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[cdn-nucl-l] Dynegy Announces Deal for Enron
Holy Cow! Last year, Enron had 26 times higher sales volume than Dynergy
($860 billion vs. $33 billion) - that's like Tim Horton's taking over
McDonalds! Simply amazing the power of the market...
Posted on Nov. 9th, 2001 at:
Dynegy Announces Deal for Enron
By JUAN A. LOZANO, Associcated Press Writer
HOUSTON (AP) - Energy marketer Dynegy Inc. announced Friday that it will buy
its much larger rival, the once mighty but now troubled Enron Corp., for $8
billion in stock. Dynegy also will assume a hefty $15 billion in Enron debt.
The announcement came after Enron's stock price plummeted about 80 percent
over the past three weeks because of concerns that the company wasn't
revealing serious financial problems to shareholders.
Under the deal, ChevronTexaco Corp., which owns more than a quarter of
Dynegy, would quickly provide about $1.5 billion. ChevronTexaco also would
contribute an additional $1 billion upon completion of the deal, the
``With its market-making capabilities, earnings power and proven strategic
approach to wholesale markets, Enron is the ideal strategic partner for
Dynegy,'' Dynegy chairman and chief executive officer Chuck Watson said in
announcing the purchase.
Watson made it clear that he would not tolerate the sort of financial
practices that prompted explosive disclosures by Enron this week - including
an admission that more than half a billion dollars in debt had been kept off
the company's books.
``As a combined company, we will focus on leveraging our core skill sets
and, as always, we will keep a strong balance sheet and straightforward
financial structure as key priorities,'' Watson said.
Enron is the country's top buyer and seller of natural gas, and the No. 1
wholesale power marketer. The company operates a 25,000-mile gas pipeline
system, and also markets and trades metals, paper, coal, chemicals, and
Dynegy controls nearly 15,000 megawatts of power generating capacity through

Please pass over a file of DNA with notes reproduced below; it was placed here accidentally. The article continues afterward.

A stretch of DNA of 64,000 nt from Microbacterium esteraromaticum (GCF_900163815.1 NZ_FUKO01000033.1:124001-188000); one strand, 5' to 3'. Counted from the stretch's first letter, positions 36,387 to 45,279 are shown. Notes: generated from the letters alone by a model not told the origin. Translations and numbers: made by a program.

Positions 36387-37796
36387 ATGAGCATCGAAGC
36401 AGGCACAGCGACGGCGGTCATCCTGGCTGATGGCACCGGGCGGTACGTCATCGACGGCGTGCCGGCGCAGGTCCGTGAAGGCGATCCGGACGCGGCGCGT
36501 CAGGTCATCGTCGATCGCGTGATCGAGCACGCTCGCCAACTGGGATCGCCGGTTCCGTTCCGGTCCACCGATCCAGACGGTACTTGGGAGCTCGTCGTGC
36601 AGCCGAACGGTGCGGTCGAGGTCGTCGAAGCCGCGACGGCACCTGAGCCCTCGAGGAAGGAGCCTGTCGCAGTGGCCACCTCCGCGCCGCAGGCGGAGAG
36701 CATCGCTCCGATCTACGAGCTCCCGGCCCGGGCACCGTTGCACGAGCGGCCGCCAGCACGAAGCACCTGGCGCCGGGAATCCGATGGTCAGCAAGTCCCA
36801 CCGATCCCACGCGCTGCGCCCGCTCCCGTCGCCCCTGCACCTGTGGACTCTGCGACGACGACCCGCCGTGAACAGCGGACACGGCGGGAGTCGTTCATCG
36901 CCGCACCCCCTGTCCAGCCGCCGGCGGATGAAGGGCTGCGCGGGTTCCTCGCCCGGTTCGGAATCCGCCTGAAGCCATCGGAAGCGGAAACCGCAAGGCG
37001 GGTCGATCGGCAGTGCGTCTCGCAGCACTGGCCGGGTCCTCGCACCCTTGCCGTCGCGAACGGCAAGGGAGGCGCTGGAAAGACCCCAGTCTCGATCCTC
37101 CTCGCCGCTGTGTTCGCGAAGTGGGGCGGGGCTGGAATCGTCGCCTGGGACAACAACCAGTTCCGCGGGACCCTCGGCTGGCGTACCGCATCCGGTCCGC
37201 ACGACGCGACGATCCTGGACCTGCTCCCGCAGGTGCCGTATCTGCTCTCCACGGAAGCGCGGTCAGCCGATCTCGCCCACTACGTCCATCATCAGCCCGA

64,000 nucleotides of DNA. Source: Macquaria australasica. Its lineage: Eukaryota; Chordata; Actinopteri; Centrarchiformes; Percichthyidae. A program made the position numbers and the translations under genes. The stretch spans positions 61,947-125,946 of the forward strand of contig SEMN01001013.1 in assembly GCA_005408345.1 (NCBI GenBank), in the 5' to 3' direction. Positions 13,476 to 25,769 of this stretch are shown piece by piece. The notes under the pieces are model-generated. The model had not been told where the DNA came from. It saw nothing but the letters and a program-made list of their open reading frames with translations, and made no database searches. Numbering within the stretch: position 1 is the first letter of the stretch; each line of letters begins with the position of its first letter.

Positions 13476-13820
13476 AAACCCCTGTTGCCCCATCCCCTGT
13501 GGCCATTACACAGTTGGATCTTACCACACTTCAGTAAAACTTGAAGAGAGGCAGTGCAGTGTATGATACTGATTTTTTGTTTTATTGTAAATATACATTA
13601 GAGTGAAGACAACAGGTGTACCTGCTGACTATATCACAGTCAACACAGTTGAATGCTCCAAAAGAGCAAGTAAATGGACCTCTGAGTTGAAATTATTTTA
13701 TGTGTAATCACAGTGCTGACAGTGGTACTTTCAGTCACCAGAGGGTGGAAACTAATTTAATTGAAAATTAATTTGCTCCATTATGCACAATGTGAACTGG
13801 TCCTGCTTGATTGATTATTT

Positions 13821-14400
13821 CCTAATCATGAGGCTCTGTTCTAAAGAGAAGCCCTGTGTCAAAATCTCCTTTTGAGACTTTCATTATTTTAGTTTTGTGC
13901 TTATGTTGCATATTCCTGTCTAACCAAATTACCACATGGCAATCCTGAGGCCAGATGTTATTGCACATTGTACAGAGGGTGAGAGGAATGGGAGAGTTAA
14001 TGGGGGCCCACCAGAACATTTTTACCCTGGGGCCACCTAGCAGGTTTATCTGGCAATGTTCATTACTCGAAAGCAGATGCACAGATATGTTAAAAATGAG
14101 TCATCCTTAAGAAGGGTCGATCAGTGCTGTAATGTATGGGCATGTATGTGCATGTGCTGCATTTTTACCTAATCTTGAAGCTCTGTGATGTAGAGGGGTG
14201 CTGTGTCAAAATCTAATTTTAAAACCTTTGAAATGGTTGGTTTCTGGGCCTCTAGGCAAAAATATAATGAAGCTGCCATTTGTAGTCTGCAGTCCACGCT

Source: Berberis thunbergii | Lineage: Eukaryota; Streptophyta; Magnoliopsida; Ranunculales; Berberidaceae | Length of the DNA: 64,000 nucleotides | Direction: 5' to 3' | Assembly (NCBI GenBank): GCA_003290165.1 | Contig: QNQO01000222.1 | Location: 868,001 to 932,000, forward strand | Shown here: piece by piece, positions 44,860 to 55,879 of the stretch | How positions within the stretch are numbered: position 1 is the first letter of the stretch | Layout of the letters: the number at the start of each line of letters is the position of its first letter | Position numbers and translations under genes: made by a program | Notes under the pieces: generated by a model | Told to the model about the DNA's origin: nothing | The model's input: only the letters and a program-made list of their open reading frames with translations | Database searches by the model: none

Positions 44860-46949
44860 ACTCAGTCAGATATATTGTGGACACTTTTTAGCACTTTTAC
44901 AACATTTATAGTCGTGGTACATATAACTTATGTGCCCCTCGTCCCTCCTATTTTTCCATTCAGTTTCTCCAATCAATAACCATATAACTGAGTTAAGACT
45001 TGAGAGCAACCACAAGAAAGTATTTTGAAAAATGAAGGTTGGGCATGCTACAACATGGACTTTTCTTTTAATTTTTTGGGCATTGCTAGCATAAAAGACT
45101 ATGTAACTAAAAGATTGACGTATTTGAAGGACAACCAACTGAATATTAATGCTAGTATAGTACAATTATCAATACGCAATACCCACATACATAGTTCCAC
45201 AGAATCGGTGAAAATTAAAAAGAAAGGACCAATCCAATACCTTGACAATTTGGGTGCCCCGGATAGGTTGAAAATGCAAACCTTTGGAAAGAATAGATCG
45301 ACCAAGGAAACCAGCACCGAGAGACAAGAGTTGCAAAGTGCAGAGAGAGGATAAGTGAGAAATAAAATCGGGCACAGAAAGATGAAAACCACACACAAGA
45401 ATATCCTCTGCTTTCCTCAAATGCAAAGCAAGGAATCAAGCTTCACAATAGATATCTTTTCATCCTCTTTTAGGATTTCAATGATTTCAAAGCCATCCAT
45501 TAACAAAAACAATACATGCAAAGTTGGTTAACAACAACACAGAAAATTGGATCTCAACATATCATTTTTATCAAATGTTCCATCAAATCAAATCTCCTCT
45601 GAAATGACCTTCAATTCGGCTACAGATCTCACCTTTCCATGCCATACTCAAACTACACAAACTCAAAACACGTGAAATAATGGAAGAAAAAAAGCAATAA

investments in power projects, and sells the energy in wholesale markets and
At a news conference, Watson said company officials who negotiated the deal
came away convinced that Enron was worth buying despite its recent troubles.
``We looked under the hood and, guess what, it's just as strong as we
thought it was,'' Watson said.
Under the terms of the deal, Enron shareholders will receive .2685 Dynegy
share for each share of Enron common stock, valuing each Enron share at
$10.41. Enron has about 775 million common shares, said spokeswoman Karen
That represents a 21 percent premium above Enron's closing price of $8.63
Friday on the New York Stock Exchange (news - web sites) - but still just a
fraction of their 52-week high of $84.87. Dynegy's shares climbed $2.26, or
6 percent, to close at $38.76 on the NYSE.
In after hours trading on the NYSE, Enron shares shot up 15.6 percent, or
$1.35, to $9.98. Dynegy shares were unchanged.
Dynegy's stockholders will own approximately 64 percent of the new company,
with Enron's stockholders holding the remainder.
The boards of both companies have unanimously approved the transaction,
which is expected to close next summer. The deal is expected to save the
combined company between $400 and $500 million annually because of continued
elimination of ``non-core'' Enron holdings and lower operating costs. Watson